Young people in leadership roles

Anais Dayamba of Education International’s Africa regional office explained that the regional office uses diverse women's networks, workshops on school-related gender-based violence, leadership workshops, LGBTI programmes on issues related to lesbian, gay, bisexual, and transgender people, as well as programmes for young members, to advance union renewal.

“Young people are not only the future of the union, but the present heartbeat of the union. Let's allow them to be in leadership roles so that they can use their full potential,” she said.

While acknowledging the challenging contexts unions operate in, Dayamba also underlined that unions must realise the need to adapt to these contexts quickly. “We have to be bold enough, and recognise that our union culture and programmes must change,” she noted.

Experiences from Asia-Pacific

Anand Singh, Education International’s Asia-Pacific Regional Director, presented the outcomes of research conducted for Education International on trade union renewal in the education sector in Asia-Pacific. He outlined that the 10 unions in eight countries surveyed all had a different understanding of trade union renewal.

For him, trade union renewal is about structures and the engagement with members, he added. And, the experience of unions in his region suggested that unions also need to:

  • Be clear about their purpose as 21st Century organisations
  • Devise a clear narrative about their identity and purpose
  • Select one important policy issue that can be addressed
  • Organise a campaign around this policy issue
  • Use this campaign to mobilise union members, students, parents, communities

Union leadership should reflect union membership, Singh highlighted.

A panel discussion with young teacher unionists from Gambia, Zambia, and Cameroon underlined the need for specific platforms for them to get their voices heard.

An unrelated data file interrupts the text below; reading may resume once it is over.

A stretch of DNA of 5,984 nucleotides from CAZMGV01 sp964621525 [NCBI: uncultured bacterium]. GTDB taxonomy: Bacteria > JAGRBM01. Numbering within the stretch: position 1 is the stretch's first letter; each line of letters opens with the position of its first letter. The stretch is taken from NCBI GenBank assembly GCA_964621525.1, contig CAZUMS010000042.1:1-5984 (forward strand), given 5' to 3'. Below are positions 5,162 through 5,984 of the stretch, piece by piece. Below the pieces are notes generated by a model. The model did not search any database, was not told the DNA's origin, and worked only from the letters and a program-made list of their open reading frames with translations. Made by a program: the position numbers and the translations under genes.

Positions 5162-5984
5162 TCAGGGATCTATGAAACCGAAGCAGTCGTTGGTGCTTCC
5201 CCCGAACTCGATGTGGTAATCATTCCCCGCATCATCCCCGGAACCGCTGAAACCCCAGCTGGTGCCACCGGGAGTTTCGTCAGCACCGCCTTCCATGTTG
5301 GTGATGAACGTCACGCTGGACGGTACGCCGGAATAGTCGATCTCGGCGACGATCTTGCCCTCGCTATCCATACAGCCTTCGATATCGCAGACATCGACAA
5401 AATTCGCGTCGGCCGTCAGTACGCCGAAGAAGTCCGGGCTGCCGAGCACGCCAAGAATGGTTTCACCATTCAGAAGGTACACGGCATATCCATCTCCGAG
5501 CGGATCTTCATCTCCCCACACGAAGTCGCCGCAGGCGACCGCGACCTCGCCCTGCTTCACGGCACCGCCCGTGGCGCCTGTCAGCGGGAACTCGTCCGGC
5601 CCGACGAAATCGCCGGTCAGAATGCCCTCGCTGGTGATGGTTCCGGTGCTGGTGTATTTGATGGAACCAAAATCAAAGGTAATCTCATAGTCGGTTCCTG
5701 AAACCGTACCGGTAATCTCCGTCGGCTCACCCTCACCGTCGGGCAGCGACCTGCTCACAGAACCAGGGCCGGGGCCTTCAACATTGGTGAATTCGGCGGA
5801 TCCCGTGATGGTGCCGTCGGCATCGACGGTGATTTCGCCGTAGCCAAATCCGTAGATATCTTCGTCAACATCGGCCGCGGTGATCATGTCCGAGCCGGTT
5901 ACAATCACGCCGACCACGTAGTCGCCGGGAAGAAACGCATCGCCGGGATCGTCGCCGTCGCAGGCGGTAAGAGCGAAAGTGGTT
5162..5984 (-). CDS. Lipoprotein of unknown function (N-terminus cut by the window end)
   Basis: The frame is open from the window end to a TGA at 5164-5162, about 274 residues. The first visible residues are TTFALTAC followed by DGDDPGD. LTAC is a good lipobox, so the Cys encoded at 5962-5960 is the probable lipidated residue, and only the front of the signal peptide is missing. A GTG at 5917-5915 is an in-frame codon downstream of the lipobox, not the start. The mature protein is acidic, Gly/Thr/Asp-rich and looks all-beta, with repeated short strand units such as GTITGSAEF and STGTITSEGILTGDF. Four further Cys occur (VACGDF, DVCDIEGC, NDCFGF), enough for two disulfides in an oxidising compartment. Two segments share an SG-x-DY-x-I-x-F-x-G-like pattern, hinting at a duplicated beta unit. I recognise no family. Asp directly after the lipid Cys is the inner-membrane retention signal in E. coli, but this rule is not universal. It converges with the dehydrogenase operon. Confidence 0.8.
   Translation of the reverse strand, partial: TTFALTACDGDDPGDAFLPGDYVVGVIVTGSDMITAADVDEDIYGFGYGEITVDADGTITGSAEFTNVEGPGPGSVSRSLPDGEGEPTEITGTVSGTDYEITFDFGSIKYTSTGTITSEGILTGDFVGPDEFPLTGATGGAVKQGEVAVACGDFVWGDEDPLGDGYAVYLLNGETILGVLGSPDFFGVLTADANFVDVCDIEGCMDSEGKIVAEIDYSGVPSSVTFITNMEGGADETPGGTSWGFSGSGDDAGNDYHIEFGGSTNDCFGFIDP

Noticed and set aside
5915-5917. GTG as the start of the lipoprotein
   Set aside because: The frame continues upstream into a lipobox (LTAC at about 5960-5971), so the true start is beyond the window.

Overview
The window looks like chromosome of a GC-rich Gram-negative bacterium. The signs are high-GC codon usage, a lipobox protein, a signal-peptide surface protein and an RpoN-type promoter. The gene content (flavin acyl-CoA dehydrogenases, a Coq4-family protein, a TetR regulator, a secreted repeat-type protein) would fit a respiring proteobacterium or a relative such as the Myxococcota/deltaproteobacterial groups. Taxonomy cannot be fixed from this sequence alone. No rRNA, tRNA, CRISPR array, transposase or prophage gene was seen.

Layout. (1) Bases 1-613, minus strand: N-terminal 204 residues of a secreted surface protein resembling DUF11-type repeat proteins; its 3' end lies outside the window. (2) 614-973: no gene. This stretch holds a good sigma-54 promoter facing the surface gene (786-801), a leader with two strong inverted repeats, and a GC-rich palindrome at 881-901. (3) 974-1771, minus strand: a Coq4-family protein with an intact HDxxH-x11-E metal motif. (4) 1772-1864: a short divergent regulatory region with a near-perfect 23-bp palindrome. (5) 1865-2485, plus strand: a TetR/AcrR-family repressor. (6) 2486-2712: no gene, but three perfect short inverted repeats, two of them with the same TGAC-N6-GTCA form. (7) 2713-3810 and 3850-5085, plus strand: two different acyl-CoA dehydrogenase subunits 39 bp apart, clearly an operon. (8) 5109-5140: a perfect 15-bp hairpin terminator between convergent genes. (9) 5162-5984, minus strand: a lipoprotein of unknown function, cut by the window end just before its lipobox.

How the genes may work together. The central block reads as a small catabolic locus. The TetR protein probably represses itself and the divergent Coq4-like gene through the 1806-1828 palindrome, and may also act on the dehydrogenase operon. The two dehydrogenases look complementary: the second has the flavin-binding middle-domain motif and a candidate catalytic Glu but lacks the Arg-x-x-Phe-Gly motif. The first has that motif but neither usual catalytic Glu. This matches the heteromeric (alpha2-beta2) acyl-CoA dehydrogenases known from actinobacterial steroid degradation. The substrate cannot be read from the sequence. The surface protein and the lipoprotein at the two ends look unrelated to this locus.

Participants then adopted a resolution and outcome statement on trade union renewal in Africa. The resolution was presented by Marième Sakho Dansokho, General Secretary of SYPROS/Senegal and member of Education International’s Executive Board.

Union renewal, a lifeblood and a lifelong endeavour

In his concluding remarks, Education International’s Africa Regional Director, Dennis Sinyolo, stated that “we need to organise and mobilise. We need to get young educators and women into the teacher trade union movement and to give them the space to contribute, to lead and to shine”.

He indicated that a network will be established for young educators to help us respond to present and future challenges and to drive the quest for equitable inclusive quality public education for all in Africa.

“As educators, we lead, and others follow. So, like improving teaching and learning in our classrooms, union renewal should be our lifeblood and a lifelong endeavour. We need to critically examine our structures, operations and practices,” he insisted.

Sinyolo also urged all participants to:

  • Promote the union renewal statement adopted during the webinar
  • Have a serious discussion about renewal in their unions
  • Share any experiences of union renewal and development, so that others can learn and be inspired by them.